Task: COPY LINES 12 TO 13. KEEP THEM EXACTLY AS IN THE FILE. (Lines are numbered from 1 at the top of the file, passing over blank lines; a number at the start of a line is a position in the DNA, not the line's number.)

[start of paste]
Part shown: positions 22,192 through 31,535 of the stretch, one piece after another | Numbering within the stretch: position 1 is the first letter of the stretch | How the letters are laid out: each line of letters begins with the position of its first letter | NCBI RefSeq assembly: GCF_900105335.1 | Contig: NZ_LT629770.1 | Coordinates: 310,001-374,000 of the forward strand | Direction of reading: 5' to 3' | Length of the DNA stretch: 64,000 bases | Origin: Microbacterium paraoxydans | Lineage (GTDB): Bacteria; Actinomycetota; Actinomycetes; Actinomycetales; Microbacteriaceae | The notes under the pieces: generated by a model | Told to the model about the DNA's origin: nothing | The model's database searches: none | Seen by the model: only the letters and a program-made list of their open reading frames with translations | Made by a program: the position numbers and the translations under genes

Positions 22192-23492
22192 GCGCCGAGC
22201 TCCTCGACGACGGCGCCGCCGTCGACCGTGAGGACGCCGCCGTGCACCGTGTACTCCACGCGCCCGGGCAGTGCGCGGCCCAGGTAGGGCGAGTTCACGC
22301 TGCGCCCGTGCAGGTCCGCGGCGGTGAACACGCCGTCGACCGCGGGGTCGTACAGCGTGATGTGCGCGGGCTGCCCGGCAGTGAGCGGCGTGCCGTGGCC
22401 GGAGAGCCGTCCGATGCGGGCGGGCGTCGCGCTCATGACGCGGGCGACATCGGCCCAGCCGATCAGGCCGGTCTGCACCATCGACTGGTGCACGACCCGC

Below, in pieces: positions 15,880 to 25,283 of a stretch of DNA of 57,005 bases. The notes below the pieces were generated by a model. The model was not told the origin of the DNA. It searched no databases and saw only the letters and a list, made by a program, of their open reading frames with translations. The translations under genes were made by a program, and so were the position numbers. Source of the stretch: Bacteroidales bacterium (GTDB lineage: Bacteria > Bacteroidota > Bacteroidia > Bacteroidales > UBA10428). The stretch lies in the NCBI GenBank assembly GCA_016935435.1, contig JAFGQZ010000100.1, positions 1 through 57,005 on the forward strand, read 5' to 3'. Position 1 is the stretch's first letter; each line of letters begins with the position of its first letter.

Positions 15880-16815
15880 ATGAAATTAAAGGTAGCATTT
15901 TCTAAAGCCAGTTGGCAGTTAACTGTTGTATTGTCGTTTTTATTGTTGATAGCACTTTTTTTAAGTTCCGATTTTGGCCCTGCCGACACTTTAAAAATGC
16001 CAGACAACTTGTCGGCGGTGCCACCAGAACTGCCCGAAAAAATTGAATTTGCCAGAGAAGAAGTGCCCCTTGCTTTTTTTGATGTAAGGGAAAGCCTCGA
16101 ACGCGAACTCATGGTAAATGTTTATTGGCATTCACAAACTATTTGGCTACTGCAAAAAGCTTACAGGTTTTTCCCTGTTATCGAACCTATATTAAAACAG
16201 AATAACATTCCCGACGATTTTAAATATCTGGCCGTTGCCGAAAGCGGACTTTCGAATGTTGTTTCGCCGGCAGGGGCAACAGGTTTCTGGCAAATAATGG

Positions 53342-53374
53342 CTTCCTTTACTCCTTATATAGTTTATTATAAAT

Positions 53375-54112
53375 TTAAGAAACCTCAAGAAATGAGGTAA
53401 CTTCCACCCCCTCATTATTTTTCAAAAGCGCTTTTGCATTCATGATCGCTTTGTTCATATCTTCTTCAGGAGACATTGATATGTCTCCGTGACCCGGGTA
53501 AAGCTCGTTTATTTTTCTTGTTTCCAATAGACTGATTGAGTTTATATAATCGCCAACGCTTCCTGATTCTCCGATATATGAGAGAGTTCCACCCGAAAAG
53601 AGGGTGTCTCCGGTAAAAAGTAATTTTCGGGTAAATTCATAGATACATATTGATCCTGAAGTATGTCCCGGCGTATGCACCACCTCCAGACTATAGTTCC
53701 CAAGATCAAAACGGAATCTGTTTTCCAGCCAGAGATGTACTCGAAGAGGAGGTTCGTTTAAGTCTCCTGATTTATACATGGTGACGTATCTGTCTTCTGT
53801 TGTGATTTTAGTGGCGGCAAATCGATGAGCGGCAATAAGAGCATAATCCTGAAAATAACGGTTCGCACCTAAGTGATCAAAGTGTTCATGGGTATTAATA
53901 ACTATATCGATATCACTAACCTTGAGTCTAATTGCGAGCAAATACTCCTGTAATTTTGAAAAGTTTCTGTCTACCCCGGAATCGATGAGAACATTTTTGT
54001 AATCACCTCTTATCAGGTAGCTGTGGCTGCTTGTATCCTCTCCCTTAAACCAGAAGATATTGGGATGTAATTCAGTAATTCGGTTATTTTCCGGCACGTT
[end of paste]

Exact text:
16101 ACGCGAACTCATGGTAAATGTTTATTGGCATTCACAAACTATTTGGCTACTGCAAAAAGCTTACAGGTTTTTCCCTGTTATCGAACCTATATTAAAACAG
16201 AATAACATTCCCGACGATTTTAAATATCTGGCCGTTGCCGAAAGCGGACTTTCGAATGTTGTTTCGCCGGCAGGGGCAACAGGTTTCTGGCAAATAATGG